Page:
In other words, if I'm right and gold has not lost its powers, the dollar price deflation will continue through many cycles until the adjustment is made to $300 gold. Only two years have gone by and there should be at least another ten or twelve before the process has been completed. Better to get the price up to $325, at least, to avoid all the wrenching adjustment that has to take place. The financial structure will continue to discourage borrowing, as borrowers in aggregate know they will have to pay back their debts with dollars that have more and more purchasing power as the decade ahead unfolds. Japan is in even worse shape, as their deflation runs much deeper. Why would anyone borrow yen for a ten-year investment, say -- even at minuscule interest rates -- if they know that for ten years the purchasing power of the yen will increase in cycles until equilibrium returns. This is why we see such close correlations between the yen gold price and the Nikkei over the past year.

My guess is that Greenspan has to see this before he is willing to discuss the problem and begin letting the market know again that gold at $325 or $350 (still my choice) is optimum, and that if we can't get there by lowering interest rates -- which don't increase liquidity -- we have to target gold directly. He has to see that at any given moment, the price of gold represents an equilibrium in the supply of liquidity and the demand for it. Changing the interest rate does not alter that relationship. The supply continues to be driven by the new demand, which leaves gold and commodity prices unchanged. To end the deflation, more liquidity has to be added than is being demanded, and at the moment no thought is being given to that imperative.

GOP LEADERSHIP: We won’t know much about the policy implications of the new Republican team in the House until we see what kind of staffs they assemble. Bob Livingston, the new Speaker, and J.C. Watts, Jr., the new GOP conference chairman, now can start looking around for staff. Cultural conservatives, the religious right, budget balancers and old Cold Warriors all will be urging their most loyal folk onto these staffs. Livingston badly needs a supply-sider on his team, which Newt Gingrich never had, in order to mesh policy with House Ways&Means chairman Bill Archer and Rules chairman David Dreier, who is devoted to returning to dynamic scoring on tax legislation. The biggest struggle will be over the new director of the Congressional Budget Office as June O’Neill, who proved a flop in her four-years, doesn’t want another term. J.C. Watts, who was the only candidate for any leadership post actively supported by Jack Kemp and is the only black Republican in Congress, may have more real policy power than any of the Democrats in the Congressional Black Caucus. The move may signal a real shift in the GOP approach to black voters nationally and lead to a necessary realignment of the two major parties. I’ll get back to this analysis after I’ve had a chance to see how this personnel situation shakes down behind the scenes and probably have a report after Thanksgiving.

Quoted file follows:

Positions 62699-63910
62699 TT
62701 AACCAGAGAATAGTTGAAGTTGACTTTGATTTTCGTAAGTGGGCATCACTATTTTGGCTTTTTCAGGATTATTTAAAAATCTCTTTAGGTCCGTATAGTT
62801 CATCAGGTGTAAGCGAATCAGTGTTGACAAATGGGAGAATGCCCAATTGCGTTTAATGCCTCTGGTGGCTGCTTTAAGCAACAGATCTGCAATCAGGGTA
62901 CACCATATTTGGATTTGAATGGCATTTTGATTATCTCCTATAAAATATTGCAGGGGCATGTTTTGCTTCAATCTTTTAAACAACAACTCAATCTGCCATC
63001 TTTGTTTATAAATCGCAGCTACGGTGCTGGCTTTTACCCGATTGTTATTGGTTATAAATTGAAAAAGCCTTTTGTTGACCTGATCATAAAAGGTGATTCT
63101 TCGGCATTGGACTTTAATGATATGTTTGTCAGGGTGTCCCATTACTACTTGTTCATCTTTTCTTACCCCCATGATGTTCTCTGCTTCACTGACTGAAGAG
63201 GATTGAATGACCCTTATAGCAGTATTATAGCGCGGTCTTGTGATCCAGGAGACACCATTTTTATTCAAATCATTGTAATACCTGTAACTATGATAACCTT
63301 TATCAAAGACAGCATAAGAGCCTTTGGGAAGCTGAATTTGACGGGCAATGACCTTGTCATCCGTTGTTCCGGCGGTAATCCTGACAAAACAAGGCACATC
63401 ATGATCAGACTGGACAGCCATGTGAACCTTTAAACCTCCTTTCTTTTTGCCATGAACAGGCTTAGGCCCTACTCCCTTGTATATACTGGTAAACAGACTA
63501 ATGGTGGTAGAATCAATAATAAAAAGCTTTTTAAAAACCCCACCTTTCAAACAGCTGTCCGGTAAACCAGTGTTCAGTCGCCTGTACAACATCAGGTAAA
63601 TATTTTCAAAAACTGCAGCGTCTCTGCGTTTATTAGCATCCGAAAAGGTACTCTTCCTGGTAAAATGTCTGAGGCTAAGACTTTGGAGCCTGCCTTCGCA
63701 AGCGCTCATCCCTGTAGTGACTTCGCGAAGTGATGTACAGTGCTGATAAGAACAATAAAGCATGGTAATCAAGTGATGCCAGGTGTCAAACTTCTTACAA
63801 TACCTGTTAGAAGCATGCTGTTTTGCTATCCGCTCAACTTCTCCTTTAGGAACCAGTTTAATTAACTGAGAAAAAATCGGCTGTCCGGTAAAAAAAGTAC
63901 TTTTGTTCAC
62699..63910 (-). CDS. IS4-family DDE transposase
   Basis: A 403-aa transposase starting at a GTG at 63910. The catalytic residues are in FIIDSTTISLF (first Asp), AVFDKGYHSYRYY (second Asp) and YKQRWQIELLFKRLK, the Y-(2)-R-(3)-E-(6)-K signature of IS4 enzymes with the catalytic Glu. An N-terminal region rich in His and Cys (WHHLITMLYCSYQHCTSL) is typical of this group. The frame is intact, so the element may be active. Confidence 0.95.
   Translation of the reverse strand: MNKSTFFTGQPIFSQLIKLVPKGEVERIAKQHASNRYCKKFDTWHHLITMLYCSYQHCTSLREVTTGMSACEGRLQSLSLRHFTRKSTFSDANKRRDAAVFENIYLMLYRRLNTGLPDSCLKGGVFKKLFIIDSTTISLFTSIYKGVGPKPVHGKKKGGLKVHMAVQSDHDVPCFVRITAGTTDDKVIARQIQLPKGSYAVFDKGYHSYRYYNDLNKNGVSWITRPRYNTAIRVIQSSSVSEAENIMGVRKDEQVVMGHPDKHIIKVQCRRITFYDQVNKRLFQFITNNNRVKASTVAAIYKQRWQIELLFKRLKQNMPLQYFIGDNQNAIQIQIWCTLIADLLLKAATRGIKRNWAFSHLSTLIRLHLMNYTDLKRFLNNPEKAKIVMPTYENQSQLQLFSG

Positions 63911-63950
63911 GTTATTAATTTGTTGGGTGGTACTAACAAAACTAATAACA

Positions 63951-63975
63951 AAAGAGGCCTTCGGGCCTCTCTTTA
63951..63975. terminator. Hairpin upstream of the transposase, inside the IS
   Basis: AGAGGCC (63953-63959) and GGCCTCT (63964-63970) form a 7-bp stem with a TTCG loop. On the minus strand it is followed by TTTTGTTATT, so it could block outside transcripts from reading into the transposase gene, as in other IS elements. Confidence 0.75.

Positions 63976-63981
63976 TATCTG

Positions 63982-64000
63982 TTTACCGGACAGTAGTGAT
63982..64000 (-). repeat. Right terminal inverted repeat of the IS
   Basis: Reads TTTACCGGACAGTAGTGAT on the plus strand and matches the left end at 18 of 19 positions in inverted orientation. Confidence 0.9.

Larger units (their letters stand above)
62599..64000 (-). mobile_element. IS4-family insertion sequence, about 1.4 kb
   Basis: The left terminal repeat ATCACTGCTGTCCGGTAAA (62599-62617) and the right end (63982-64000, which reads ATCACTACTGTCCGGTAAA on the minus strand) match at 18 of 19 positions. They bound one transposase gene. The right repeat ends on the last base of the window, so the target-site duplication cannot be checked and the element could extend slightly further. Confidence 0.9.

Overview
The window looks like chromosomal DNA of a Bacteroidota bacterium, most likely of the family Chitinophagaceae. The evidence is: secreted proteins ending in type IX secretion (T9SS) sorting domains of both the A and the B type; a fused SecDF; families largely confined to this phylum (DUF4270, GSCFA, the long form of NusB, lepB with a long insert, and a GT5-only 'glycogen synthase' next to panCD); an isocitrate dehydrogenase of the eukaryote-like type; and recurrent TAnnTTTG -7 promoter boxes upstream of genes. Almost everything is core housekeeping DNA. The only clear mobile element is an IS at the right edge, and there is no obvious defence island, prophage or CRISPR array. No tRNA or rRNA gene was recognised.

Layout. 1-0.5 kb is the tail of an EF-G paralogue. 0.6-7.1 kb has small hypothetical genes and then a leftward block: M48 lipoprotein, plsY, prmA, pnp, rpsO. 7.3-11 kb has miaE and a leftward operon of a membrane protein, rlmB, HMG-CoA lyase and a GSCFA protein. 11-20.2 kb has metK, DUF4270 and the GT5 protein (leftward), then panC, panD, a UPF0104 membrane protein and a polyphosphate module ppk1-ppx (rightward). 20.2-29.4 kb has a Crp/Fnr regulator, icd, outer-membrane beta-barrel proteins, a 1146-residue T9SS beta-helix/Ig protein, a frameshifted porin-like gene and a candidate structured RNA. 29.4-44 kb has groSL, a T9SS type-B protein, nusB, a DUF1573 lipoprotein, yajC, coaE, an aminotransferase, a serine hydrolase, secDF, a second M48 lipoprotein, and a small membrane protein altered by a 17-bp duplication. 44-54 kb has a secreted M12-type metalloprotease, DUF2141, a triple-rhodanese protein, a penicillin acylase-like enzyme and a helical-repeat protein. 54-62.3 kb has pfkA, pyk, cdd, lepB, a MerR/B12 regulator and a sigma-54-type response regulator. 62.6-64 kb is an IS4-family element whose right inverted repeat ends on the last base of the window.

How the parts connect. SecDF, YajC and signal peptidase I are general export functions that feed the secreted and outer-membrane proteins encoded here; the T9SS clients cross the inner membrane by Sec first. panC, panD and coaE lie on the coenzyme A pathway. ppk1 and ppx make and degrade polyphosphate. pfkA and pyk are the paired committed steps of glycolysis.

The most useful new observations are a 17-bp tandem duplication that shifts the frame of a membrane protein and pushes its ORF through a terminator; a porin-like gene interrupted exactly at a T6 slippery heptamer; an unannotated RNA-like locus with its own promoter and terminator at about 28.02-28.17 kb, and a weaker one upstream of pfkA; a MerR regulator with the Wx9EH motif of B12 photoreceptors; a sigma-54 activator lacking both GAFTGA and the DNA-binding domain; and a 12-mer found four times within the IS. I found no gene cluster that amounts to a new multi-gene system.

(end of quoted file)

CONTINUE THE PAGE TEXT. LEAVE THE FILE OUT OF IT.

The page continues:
CLIENT DINNER: We’re having our autumn client dinner on December 7 at the Yale Club in NYC. Our guest will be Iraq’s Representative to the United Nations, Ambassador Nizar Hamdoon, a fine fellow who will not bring any weapons of mass destruction, but plenty of experience in dealing with our government, others in the Middle East and the world in general. You will be getting special letters of invitation, but you can mark the calendar now.